Microsoft recommends simple recovery model for MSDB system database. I Agree. But let us understand that its a recommendation in normal circumstances. MSDB database has job history, backup restore information, etc and we all know it. And many DBAs would not care having point in time restore facility; as we all might be OK with daily backups. But let us now consider some specific scenarios and you will see that setting MSDB to FULL recovery model is not a bad idea, after all.
1. You are running lots of SSIS packages using SQL Agent jobs. And you dont want to lose that history for SSIS auditing purpose. (Obviously when you do not have any monitoring tool tracking success/failure, and you have not written any custom logging code for SSIS packages)
2. And why would you not set MSDB to FULL recovery model? Think about this; it stores CDC stuff, it stores Policy Based Management metadata, it stores Data Collector metadata, etc.. aren’t you going to be more relaxed by setting it to FULL recovery model? And setting is to FULL is not going to generate to much overhead?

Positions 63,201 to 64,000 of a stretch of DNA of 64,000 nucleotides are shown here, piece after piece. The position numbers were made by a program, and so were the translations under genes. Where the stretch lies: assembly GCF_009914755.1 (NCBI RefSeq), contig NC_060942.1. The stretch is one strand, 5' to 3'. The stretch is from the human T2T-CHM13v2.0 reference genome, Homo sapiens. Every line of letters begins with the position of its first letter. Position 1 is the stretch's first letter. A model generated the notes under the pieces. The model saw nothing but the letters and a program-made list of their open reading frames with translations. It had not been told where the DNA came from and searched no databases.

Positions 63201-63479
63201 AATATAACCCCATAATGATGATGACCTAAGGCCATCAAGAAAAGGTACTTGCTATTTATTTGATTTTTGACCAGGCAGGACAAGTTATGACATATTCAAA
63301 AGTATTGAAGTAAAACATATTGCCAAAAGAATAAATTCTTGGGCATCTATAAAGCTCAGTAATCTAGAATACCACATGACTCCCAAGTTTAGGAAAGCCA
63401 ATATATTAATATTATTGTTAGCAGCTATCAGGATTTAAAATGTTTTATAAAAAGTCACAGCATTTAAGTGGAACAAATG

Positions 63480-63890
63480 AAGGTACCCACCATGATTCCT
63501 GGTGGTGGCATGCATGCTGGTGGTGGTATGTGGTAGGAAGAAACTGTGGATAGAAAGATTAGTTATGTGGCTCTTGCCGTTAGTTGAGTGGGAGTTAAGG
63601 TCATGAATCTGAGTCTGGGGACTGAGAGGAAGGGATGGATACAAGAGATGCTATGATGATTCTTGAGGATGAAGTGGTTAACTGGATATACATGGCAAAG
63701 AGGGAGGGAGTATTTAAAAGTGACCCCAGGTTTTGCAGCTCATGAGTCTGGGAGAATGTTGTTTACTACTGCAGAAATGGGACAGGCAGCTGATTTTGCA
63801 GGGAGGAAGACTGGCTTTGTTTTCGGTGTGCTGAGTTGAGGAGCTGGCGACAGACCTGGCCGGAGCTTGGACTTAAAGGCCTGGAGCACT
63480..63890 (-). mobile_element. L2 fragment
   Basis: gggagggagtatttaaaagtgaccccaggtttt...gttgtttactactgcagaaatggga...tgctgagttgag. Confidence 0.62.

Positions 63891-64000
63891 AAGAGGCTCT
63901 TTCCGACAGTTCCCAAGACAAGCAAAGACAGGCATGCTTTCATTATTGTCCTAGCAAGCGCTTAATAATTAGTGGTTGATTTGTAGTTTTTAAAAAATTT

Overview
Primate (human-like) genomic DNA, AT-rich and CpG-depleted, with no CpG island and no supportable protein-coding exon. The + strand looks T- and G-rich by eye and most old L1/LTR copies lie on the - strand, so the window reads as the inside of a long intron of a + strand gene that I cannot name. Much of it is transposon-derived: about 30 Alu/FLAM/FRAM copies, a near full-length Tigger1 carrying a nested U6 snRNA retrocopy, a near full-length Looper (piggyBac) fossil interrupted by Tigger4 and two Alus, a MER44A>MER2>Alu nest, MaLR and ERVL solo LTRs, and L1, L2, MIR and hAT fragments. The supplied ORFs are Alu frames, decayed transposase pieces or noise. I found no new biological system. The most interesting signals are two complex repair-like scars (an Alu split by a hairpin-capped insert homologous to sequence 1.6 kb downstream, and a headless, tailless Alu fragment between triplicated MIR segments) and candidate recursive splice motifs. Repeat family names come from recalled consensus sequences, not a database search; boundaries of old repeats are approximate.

3. And read this recommendation from Microsoft which says:
“If you want to use the backup and restore history information in msdb when you recover user databases, we recommend that you use the full recovery model for msdb. Additionally, consider placing the msdb transaction log on fault tolerant storage.”
So, all in all, if FULL recovery model for MSDB was a complete NO NO, then this option would not have been there in first place. So respecting the recommendation and a general practice, exceptions are always there !